Men’s health at the fore as golfers gather for Annual Farmworks, Fuel and Fertiliser Golf Day in Cuballing

Daniel RooneyNarrogin Observer
Ross Ditchburn and event organiser Ashley Wilkins.
Camera IconRoss Ditchburn and event organiser Ashley Wilkins. Credit: Daniel Rooney

Regional Men’s Health Initiative chair and former Carlton full-forward Ross Ditchburn has “absolutely captivated” a room full of recreational golfers with his story of being diagnosed with prostate cancer at 52.

Mr Ditchburn was in Cuballing on September 7 to raise awareness of men’s health issues as he attended the 11th Annual Farmworks, Fuel and Fertiliser FFF Golf Day.

“It’s been an awesome day,” he said.

“The weather has been perfect and the cause is really good.”

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Regional Men's Health Initiative chair Ross Ditchburn.
Camera IconRegional Men's Health Initiative chair Ross Ditchburn. Credit: Daniel Rooney

After the tournament, Mr Ditchburn shared his experience of prostate cancer with the crowd openly and frankly.

“I got involved with Regional Men’s Health after I had prostate cancer when I was 52,” Mr Ditchburn said.

“No one should die of prostate cancer these days and it frustrates me when I hear on the radio that 10 blokes a day are dying from prostate cancer.”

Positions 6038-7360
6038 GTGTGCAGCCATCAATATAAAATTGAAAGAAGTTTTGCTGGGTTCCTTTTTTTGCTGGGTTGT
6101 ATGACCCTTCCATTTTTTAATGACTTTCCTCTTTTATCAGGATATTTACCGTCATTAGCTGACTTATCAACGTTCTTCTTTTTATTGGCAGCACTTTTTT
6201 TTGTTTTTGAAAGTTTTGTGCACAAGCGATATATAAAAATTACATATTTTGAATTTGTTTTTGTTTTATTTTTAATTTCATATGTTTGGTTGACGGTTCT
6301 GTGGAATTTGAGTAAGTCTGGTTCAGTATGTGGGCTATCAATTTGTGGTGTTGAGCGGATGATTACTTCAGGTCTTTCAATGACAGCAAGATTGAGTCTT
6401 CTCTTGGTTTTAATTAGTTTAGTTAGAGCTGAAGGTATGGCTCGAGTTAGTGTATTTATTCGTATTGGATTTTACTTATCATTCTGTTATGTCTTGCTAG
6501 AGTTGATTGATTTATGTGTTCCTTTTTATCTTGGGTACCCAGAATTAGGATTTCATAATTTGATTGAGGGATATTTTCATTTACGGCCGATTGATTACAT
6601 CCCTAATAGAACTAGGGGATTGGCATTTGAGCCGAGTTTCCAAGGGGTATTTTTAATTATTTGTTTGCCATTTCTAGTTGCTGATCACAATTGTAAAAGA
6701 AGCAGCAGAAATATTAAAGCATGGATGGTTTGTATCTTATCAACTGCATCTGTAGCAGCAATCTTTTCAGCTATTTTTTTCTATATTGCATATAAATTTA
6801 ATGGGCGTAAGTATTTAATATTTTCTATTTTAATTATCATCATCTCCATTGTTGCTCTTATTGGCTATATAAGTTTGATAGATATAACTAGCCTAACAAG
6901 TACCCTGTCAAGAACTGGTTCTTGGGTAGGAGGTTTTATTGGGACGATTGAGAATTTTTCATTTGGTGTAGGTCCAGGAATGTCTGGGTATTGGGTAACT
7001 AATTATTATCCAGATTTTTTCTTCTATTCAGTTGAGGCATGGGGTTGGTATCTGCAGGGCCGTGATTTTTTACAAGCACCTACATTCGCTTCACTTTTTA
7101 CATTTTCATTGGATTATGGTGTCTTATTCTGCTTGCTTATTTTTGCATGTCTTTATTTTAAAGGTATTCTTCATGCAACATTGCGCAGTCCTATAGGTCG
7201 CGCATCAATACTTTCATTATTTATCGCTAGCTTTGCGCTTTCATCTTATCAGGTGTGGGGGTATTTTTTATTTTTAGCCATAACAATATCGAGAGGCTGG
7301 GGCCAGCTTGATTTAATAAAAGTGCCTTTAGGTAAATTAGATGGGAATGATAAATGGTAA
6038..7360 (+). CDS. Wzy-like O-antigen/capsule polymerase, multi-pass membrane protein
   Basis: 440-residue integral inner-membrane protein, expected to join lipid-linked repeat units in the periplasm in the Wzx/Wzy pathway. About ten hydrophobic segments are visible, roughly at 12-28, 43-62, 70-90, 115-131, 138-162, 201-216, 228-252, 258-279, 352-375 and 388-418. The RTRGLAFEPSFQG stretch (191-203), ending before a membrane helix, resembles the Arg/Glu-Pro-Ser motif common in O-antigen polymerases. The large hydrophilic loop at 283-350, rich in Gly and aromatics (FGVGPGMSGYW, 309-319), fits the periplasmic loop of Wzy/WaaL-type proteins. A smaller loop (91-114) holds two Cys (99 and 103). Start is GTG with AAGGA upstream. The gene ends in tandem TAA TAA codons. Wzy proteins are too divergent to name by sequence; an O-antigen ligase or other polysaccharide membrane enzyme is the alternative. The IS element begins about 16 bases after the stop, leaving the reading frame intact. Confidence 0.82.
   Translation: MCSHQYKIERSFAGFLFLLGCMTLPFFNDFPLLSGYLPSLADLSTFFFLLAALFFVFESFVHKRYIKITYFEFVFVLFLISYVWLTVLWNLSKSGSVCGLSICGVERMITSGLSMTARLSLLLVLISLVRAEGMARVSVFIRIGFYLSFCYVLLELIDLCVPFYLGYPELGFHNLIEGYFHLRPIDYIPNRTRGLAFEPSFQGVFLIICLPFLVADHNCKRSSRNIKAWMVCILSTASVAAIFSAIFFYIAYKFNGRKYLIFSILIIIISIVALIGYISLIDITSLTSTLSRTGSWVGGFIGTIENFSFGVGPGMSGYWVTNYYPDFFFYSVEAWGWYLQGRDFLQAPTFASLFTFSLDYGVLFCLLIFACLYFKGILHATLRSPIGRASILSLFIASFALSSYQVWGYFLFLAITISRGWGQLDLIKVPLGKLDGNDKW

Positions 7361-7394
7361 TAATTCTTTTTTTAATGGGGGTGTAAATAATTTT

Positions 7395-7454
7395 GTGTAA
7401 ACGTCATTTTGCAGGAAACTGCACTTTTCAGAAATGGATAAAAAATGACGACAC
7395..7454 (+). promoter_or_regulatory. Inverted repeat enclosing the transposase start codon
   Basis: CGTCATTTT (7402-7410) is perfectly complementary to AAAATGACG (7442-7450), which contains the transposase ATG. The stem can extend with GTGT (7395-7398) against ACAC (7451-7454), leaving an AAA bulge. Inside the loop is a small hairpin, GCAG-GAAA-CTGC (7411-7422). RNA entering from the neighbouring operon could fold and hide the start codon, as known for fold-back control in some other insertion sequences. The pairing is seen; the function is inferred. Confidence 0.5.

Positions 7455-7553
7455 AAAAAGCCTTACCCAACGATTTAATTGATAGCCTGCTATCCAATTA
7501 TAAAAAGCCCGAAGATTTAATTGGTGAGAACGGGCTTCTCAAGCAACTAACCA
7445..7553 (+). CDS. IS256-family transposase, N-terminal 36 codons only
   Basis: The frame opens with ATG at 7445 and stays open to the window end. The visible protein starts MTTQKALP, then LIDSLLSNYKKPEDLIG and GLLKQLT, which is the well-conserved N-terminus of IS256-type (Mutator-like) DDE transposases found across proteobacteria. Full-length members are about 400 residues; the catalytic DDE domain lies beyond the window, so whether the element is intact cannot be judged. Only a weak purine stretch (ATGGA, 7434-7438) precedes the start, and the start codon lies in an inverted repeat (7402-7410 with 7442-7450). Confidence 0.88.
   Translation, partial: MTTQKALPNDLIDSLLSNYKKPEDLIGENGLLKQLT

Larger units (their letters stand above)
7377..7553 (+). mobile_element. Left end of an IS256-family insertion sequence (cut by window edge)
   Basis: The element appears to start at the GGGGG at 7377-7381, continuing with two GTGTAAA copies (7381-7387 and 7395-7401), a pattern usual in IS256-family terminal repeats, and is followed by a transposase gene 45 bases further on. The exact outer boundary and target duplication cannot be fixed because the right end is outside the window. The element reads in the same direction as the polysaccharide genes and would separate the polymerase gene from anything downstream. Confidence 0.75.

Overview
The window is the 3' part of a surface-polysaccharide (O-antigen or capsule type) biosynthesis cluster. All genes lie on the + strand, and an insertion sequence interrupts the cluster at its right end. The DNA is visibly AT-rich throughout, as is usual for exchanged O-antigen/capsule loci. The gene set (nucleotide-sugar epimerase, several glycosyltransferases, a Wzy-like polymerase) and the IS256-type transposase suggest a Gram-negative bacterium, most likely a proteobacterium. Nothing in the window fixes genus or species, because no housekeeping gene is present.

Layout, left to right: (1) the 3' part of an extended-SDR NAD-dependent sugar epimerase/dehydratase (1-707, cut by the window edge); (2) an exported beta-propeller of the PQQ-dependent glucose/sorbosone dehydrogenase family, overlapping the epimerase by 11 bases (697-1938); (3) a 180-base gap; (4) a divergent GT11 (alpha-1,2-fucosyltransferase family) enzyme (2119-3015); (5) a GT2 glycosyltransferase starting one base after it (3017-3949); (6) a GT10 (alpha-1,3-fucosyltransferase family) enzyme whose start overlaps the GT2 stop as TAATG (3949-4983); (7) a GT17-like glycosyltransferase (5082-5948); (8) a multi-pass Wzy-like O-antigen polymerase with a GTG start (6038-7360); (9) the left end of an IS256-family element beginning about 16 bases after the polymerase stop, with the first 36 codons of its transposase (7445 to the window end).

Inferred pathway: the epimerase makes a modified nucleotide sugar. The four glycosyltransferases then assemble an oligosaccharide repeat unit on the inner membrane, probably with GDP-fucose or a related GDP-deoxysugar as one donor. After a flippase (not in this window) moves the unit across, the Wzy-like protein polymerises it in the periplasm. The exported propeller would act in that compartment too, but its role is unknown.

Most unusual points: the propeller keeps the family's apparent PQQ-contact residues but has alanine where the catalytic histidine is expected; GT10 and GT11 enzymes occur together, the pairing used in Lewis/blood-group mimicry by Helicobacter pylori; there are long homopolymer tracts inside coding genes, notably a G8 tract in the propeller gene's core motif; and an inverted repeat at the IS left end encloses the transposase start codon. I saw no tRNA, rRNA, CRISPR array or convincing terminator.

Mental health and the importance of maintaining relationships in the community were also raised by Mr Ditchburn.

“Not having good mates isn’t good for you,” he said.

“Having good mates is part of the healing process for any sort of problem you might have.

“That’s what these sort of days are all about, getting out and talking to your mates and if someone’s not here they should give them a ring to see if they’re OK.”

Event organiser Narrogin FarmWorks branch manager Ashley Wilkins said the day had brought the rural community together and lessened the stigma around men’s health issues.

“Ross had the room absolutely captivated, the way he delivered his message was really well done,” he said.

“He talked about some heavy-hitting subjects.

“People came up to me later in the evening telling me that they weren’t expecting the talk but it had been really good to hear.”

Mr Wilkins said discussions about mental health issues took place throughout the day on the greens as well as in the clubroom.

“These things shouldn’t be secrets,” he said.

“We need to be there for our mates, we all need help sometimes and getting together like we did for a worthy cause is important.”

About 150 golfers gathered in the clubroom for a talk on men's health and presentations.
Camera IconAbout 150 golfers gathered in the clubroom for a talk on men's health and presentations. Credit: Daniel Rooney

The FFF Golf Day raised $2000 for a local family that has recently experienced hardship and Mr Wilkins said being able to help others in their time of need was what community was all about.

“It’s great to be able to do these things, to give back to the community that gives us so much,” Mr Wilkins said.

“We like Narrogin and the surrounding communities and that’s why we have this event.”

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